Convincing company leadership to commit to net-zero pledges is crucial in the global effort to limit warming. A compelling business case can be drawn from the proactive stance of multinational corporations like Unilever and Google. Unilever has set a target to reach net-zero emissions from all its products by 2039, a move that not only addresses environmental concerns but also capitalizes on the growing consumer demand for sustainable products.
Google, on the other hand, has been carbon-neutral since 2007 and plans to reach net-zero emissions globally by 2030. Their commitment is not just about reducing their footprint but also influencing the entire supply chain to adopt sustainable practices. Google’s leadership understands that sustainability is a driver for innovation, leading to the development of more efficient data centers and cloud solutions that are both cost-effective and environmentally friendly.
These examples demonstrate that the journey to reach net-zero can open up new avenues for growth and profitability, aligning with the financial interests of shareholders and the ethical expectations of consumers. By presenting such case studies, one can illustrate to company leadership that the commitment to limit warming and reach net-zero is not only a moral imperative but also a strategic business decision.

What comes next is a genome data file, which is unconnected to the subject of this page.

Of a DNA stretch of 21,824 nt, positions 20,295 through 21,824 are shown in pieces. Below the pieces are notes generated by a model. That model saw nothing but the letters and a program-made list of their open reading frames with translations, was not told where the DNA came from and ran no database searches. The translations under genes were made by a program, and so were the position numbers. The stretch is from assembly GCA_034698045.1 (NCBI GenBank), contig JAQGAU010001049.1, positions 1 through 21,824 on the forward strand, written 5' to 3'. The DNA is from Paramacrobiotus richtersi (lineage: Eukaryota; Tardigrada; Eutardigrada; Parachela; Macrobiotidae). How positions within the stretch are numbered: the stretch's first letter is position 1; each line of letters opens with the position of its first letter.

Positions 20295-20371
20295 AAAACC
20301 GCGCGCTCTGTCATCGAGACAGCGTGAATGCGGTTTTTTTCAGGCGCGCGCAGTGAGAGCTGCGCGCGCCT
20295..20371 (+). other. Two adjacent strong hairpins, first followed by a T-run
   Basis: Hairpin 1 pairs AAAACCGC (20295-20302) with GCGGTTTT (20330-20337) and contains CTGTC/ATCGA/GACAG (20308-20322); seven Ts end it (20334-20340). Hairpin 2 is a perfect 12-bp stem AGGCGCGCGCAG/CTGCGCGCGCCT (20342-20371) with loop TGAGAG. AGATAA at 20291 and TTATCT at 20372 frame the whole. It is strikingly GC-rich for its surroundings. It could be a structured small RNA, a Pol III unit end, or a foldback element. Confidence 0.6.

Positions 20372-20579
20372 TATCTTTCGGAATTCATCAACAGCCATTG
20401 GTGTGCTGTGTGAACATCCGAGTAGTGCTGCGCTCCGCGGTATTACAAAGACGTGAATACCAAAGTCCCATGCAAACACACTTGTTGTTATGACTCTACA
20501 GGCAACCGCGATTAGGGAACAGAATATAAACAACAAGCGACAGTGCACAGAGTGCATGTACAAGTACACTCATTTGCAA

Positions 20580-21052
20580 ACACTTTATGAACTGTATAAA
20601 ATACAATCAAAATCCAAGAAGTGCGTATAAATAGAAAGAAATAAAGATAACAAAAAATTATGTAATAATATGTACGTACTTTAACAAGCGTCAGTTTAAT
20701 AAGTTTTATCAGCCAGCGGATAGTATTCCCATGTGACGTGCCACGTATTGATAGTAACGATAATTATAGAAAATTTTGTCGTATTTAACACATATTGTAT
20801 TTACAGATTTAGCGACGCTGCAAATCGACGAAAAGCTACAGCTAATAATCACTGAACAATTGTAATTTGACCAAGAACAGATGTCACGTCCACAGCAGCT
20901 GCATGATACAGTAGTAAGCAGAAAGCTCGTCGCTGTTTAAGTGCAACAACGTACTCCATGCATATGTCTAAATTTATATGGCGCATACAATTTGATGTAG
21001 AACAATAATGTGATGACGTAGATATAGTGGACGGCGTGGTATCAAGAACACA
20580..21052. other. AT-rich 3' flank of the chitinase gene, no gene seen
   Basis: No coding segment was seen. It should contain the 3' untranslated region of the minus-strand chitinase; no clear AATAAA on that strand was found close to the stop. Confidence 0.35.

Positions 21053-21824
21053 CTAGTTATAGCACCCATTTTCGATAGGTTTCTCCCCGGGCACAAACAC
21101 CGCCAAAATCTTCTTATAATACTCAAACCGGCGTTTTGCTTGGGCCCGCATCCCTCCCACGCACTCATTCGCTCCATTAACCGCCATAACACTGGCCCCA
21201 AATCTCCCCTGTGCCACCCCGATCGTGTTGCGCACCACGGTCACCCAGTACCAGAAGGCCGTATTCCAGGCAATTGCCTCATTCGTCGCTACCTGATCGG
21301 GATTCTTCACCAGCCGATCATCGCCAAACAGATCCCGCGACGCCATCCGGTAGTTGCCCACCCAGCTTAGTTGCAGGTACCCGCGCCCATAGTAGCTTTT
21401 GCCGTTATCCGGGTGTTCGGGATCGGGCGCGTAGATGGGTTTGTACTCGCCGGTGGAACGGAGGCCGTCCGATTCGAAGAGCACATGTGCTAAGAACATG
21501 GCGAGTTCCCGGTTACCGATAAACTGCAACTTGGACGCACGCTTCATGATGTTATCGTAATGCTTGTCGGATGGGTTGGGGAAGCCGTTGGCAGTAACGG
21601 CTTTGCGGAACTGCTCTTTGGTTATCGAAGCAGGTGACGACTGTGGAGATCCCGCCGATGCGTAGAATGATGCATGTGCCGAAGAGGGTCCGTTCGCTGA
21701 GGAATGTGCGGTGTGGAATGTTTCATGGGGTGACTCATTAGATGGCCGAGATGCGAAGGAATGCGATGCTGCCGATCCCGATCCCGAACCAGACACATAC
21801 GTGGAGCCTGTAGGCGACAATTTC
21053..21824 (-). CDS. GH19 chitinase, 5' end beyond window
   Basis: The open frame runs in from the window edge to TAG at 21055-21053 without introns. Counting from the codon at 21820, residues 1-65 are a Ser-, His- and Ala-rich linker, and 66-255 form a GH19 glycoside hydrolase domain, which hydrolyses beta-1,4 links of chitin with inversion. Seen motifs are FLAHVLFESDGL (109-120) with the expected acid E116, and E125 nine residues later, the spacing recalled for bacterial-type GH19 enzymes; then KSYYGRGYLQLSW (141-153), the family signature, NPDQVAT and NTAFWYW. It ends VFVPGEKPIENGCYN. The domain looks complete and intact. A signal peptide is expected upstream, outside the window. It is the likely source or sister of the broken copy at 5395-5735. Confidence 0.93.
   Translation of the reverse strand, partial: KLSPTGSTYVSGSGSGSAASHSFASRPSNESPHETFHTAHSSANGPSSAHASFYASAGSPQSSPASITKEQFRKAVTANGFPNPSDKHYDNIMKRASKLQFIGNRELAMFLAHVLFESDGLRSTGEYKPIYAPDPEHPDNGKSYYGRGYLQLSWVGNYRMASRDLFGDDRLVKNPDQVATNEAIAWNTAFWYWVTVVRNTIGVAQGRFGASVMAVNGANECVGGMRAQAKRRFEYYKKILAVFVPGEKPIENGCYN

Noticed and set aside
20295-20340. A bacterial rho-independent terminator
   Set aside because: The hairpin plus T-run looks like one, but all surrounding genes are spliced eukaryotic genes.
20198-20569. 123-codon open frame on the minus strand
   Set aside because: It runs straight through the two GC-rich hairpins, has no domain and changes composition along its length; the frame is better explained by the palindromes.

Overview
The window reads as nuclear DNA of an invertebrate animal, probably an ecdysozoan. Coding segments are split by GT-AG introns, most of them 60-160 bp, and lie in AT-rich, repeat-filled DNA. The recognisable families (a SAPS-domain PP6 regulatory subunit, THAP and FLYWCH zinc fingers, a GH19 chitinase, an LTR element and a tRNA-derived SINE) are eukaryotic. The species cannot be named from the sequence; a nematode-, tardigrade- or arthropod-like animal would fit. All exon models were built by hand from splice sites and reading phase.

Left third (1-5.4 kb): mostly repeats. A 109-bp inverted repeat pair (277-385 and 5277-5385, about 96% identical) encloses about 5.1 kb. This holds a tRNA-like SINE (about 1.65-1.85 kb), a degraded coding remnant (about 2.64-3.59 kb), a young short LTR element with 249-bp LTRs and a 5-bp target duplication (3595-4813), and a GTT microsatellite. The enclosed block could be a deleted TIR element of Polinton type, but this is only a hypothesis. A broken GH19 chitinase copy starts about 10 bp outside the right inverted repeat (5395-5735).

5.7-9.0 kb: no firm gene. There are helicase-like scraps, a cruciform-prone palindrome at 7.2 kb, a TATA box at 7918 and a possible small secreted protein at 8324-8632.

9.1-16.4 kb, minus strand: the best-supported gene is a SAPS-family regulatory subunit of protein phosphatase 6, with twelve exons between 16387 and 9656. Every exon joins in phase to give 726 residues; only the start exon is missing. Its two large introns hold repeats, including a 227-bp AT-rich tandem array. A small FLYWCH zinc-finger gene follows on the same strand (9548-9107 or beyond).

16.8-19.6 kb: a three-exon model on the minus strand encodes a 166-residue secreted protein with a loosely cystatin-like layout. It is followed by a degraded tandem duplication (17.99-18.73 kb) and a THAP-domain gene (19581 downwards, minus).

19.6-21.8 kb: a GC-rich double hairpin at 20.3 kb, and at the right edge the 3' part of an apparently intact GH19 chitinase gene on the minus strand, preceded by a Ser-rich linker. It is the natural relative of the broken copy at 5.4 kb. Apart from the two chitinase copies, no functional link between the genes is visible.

In addition, driving emissions down and working towards a net-zero target can also help companies reduce their risk against future climate and environmental legislations, help recruit, retain and engage employees, attract new customers and build brand loyalty and help the organization be more efficient with reduced operating costs.
Different sectors require customized strategies for reducing emissions. In the energy sector, a transition to renewable sources is paramount. The transport sector could look towards electric vehicle fleets, as seen with companies like Tesla leading the charge in automotive innovation. Manufacturing might focus on process optimization to reduce waste and improve energy efficiency.
Modern tools and technologies are indispensable in monitoring and achieving net-zero targets.